National Center for Research Resources, National Institutes of Health
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Download Entire Issue (PDF): 1.2MB Winter/Spring 2008  •  Vol. XXXII, No. 1



Cover Story



  • ResearcH Briefs

Research Unit Goes to Extremes

A Planetarium Show on Diabetes

Connectivity Enables Collaborations

News from NCRR

Research Briefs

Research Unit Goes to Extremes

Mayo Clinic Researchers in Anarctica

Researchers from Mayo Clinic have been studying the effects of altitude illness by examining workers who travel from McMurdo Station in Antarctica (sea level) to the South Pole (high altitude). Bruce Johnson, who heads the research study, is holding the bottom right corner of the flag. Photo courtesy of Mayo Clinic.

Each year when summer comes to the southern hemisphere, hundreds of researchers and support staff descend on the South Pole. And every year, despite careful health screening, a few researchers may need to be evacuated because of severe altitude illness, and scores more may experience milder symptoms, such as headache, nausea, dizziness, shortness of breath, and fatigue.

For the past two years, Bruce Johnson has journeyed here from Rochester, Minn., where he is a professor of medicine at Mayo Clinic’s College of Medicine, to study altitude illness and to find genetic markers that may predict predisposition to this ailment. On Johnson’s latest expedition to the South Pole in fall 2007, phlebotomist Josh Mueller accompanied the team. Mueller was on loan from Mayo’s innovative “mobile” clinical research unit, established in 2007 with funding from an NCRR Clinical and Translational Science Award (CTSA) to the Mayo Clinic College of Medicine.

The Antarctic Study of Altitude Physiology, headed by Johnson, is a three-year project funded by a research grant from the National Science Foundation. The study has broad implications for human health, because the biological processes at work in severe altitude illness also underlie other serious health conditions, such as congestive heart failure and chronic lung disease. The study may also advance understanding of how people adapt to low pressure, such as in space flight, and thus has prompted interest from NASA.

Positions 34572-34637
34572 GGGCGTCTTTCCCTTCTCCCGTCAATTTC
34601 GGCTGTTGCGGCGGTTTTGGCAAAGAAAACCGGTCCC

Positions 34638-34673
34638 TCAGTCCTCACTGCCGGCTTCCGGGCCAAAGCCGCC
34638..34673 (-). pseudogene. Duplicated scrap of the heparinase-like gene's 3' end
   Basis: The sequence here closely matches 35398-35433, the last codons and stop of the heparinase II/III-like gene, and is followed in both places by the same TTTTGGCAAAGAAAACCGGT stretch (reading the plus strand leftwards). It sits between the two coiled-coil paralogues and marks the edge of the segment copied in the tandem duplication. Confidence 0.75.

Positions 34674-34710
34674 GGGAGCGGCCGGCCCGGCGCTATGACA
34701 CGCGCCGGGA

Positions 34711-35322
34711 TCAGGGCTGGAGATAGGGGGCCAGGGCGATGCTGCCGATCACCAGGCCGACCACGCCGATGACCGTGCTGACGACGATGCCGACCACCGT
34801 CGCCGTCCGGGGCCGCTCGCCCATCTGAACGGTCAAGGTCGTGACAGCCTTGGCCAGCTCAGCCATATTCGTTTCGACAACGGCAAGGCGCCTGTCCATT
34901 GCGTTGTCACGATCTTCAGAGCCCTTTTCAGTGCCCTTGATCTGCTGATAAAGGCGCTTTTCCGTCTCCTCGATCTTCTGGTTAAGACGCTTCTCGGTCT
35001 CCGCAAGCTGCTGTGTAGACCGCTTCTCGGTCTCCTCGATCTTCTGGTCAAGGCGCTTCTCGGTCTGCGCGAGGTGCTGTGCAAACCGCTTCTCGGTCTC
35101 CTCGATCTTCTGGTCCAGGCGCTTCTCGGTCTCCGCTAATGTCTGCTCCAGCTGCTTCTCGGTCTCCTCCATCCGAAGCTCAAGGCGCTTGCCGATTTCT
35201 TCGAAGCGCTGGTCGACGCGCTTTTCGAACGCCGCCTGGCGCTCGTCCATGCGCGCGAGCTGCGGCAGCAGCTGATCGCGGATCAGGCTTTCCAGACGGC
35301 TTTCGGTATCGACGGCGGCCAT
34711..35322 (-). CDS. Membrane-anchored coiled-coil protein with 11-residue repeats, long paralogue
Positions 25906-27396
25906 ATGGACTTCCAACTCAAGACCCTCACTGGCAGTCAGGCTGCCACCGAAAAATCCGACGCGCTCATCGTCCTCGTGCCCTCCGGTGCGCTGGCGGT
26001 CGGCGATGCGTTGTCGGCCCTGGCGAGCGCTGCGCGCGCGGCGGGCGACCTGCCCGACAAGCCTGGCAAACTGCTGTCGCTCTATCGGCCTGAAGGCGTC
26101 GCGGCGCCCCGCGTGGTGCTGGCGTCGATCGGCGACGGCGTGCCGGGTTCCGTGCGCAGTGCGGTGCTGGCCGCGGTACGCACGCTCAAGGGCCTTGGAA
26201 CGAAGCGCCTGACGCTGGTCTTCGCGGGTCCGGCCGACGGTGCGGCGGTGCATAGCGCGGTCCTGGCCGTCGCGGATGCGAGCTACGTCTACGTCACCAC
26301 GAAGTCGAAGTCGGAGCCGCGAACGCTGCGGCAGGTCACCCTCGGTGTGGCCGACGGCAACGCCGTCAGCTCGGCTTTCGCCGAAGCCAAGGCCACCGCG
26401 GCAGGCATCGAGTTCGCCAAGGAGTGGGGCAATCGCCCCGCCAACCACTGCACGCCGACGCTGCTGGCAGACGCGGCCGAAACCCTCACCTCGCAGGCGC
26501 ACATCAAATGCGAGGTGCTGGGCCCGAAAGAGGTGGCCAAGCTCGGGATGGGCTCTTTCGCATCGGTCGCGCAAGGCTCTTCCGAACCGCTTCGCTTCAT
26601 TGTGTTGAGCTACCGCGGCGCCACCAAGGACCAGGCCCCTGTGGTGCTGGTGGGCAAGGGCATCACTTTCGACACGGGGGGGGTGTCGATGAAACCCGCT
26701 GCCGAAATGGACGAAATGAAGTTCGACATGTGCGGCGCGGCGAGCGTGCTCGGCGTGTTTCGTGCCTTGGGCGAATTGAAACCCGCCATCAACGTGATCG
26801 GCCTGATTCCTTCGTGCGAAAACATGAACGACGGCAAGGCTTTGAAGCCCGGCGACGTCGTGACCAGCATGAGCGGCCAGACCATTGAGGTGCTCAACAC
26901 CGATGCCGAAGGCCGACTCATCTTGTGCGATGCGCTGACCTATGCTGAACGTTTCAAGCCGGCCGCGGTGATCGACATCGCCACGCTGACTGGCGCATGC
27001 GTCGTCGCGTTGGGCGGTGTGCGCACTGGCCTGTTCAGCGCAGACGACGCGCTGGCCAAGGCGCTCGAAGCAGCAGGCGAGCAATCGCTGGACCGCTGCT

Unquestionably, the Antarctic Study poses unusual logistical challenges. To reach their study subjects, Johnson’s team must fly for 24 hours to Christchurch, New Zealand, then six more hours to McMurdo Station in Antarctica, and then another three hours, when weather permits, to reach the South Pole. (On two occasions, bad weather grounded the team at McMurdo for two weeks.) After examining South Pole workers at the main station, Johnson and colleagues must then hike a half-mile in bone-piercing cold and wind to tents housing seasonal residents.

Although the South Pole sits at 9,300 feet above sea level, the Earth’s spin and the cold create atypically low pressure that approximates up to 11,000 feet or higher. This pressure causes hypoxemia, or reduced levels of oxygen in the bloodstream, which is the root cause of the symptoms of altitude illness. Thus, Johnson’s team collects blood samples from study participants and, with the aid of monitoring devices, gathers data about numerous physiological functions over time, hoping that the numbers will provide a picture of the mechanisms of illness.

Back at the lab at Mayo Clinic, Johnson, who also co-directs the CTSA-funded Energy Balance Core of Mayo’s Center for Translational Science Activities, processes the blood samples, totaling about 16 per subject, for biochemical assays and gene expression. “Without CTSA support, we’d be looking for ways to cut corners a little bit in recruiting subjects and processing samples,” says Johnson.

So far, Johnson has collected and analyzed samples from approximately 240 subjects at sea level (McMurdo Station) and from about 200 people at high altitude (the South Pole). His ultimate goal is to test 300 subjects at each site by the end of the study.